When people ask me about my interest in mobile learning, some common answers come to mind, such as:
- We’re increasingly shifting to a mobile-first world.
- Mobile technology opens up new and exciting opportunities to support learning and performance.
- Mobile technologies are redefining the definition of social interaction, and in turn, what social learning can look like.
But when it comes to my interest in mobile learning, one word comes to mind more than any other: change.
Mobile technology continues to evolve at breakneck speeds, and each iteration brings with it new opportunities, and new challenges. As we have built the program for #mLearnCon 2015, I am reminded of how much has changed in the mobile learning space in just the last year.
.7 Inches is a HUGE difference
Last September I upgraded my iPhone from a 5S to a 6. Much was made about Apple making the jump to a larger screen size. More screen real estate is the obvious benefit, as were additional hardware advances, but within just a moments of using the phone I discovered that my world had just changed.
I was using an app that had the common “hamburger” menu icon in the upper-left corner. I went to access the menu and almost dropped the phone. The menu button was *just* out of the reach of my thumb. In order to reach the corner with a one-handed grip I needed to shift my grip and adjust the way I held the phone. I still have my 5S and have tested using identical apps on both devices. I’ve noticed that some apps on the 6 are more comfortable to use with two hands, while one hand works fine on the 5S.
We talk about adapting our content to different screen sizes all the time in mobile; with screen sizes that now require two-handed usage, yet another factor has been added to the user interface and experience conversation.
The Dawn of the Phablet
Speaking of Apple’s large-screen phones, the launch of the iPhone 6+ brought with it a new term: the Phablet, an amalgamation of the phone and the tablet. In truth large-screen phones have existed for quite some time, but the cultural significance of Apple put them in the spotlight.
Initially I heard negative comments about the device, most centered on it being too big.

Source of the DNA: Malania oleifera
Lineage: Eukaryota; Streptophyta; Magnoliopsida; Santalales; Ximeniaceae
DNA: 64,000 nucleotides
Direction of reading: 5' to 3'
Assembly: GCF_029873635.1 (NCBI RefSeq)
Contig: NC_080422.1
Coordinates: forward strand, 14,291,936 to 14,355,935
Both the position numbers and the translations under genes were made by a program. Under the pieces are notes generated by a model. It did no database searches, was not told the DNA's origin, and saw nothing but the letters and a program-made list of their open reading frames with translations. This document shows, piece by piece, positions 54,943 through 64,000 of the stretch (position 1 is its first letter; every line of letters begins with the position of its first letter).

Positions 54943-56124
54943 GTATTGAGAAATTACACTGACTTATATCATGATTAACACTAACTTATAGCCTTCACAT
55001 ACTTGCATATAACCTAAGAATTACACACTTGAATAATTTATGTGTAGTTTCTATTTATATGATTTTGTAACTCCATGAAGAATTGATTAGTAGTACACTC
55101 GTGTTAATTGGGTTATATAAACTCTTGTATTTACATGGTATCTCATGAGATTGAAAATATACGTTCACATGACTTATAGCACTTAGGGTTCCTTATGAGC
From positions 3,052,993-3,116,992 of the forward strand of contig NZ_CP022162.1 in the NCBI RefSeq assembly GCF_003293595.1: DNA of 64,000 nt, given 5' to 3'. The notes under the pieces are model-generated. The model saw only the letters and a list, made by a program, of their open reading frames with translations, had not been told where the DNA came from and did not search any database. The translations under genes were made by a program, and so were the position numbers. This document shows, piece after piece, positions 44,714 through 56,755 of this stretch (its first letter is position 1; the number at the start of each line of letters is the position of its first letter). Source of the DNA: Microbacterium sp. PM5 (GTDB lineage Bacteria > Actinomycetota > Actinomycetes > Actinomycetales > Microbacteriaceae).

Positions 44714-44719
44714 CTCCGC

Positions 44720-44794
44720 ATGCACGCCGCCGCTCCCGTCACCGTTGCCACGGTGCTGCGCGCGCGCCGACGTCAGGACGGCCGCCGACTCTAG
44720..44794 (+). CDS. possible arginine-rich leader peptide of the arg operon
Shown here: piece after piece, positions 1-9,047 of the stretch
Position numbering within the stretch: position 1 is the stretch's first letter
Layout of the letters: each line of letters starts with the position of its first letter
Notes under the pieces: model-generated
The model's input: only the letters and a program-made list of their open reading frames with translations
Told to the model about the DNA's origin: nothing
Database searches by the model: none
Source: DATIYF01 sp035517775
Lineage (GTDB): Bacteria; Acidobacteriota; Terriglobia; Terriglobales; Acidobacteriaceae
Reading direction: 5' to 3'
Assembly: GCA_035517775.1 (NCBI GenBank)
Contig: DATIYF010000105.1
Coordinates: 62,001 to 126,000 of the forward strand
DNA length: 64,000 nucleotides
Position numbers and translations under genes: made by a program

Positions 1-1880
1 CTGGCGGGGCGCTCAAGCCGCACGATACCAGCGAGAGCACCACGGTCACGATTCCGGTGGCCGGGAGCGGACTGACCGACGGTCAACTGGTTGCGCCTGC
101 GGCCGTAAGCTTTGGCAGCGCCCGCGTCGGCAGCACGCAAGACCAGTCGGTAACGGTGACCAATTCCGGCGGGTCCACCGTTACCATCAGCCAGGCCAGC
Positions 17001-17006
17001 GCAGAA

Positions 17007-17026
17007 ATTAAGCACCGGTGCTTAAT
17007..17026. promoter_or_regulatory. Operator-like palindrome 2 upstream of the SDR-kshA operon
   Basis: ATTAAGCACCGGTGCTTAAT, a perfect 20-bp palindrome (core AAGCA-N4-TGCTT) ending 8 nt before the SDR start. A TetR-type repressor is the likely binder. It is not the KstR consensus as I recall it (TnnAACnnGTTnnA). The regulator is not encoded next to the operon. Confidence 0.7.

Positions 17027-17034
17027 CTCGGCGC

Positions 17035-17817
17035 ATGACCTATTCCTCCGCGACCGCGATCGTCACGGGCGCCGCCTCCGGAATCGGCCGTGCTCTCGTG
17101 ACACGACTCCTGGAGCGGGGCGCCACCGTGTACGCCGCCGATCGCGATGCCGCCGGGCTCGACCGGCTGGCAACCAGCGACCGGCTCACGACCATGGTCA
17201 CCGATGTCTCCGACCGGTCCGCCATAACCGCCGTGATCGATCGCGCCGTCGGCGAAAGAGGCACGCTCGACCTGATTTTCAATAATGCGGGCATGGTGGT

But after an initial wave of negativity, I’ve seen more positive comments about the device. The comments talk of the computing power of the 6+, and the productivity that the larger screen enables. I hear about all of the things the device can do that just didn’t feel right on a smaller screen.
It speaks to something that we practice as consumers but have yet to fully embrace as learning professionals: these devices are powerful computers with affordances that go we beyond touch screens and phones. As large screen devices become more the norm, more robust experiences can be created for them.
The Fall, and Rise, of Wearable Tech
There’s been a lot of talk about wearable technology in recent years. Last year saw one of the highest
profile devices, Google Glass, “fail” (and yes, my use of quotes speaks to my disagreement in assessing Glass as a failure). Wearable tech is still poised for an explosion on the consumer market, with many analysts looking at the recent release of the Apple Watch as the likely device to jump start wearable tech.
Apple Watch is likely also going to be our first opportunity to explore where this new technology fits in the expanding learning and performance ecosystem. Where will it work well, and where will it fail? And how will all of that impact the future potential of wearable tech for learning? There are plenty of possibilities that will be explored in the weeks and months ahead.
The Changing Definition of mLearning
Each year more and more organizations are adding mobile components to their learning strategy. While much of current strategy has focused on making content accessible on mobile devices, and increasing number of organizations are going beyond responsive access of content and exploring the new possibilities and opportunities these devices present.
We’re seeing examples of learning that break free of traditional course models. We’re seeing collaborative social learning environments that take advantage of the rich media creation technology readily available in these devices. We’re also seeing an increased focus on these devices being used to solve problems in the moment, focusing less on “learning” in the traditional sense and more on providing real-time support to the individual in the moment.
The World is Changing; Our Practices Must Evolve
These are just a few examples of the major changes technology will force upon the traditional approaches to training we have used for decades, and the path that we will follow tomorrow is being paved today at mLearnCon. Change is the primary reason I look forward to the conference each year, as I know the sessions and projects being shared are going to reflect the changes going on around us, providing both an understanding of where we are and a glimpse into where we are going.
The mobile technology space continues to rapidly change what it means to be connected while mobile. Learning continues to adapt as technology changes the way we interact with the world. It’s a fast-moving and rapidly evolving world.
And mLearnCon is the place that helps make sense of it all, and to learn how to harness the potential of mobile and put it to use in your organization. I invite you to join us in Austin this June and add your voice to the conversation.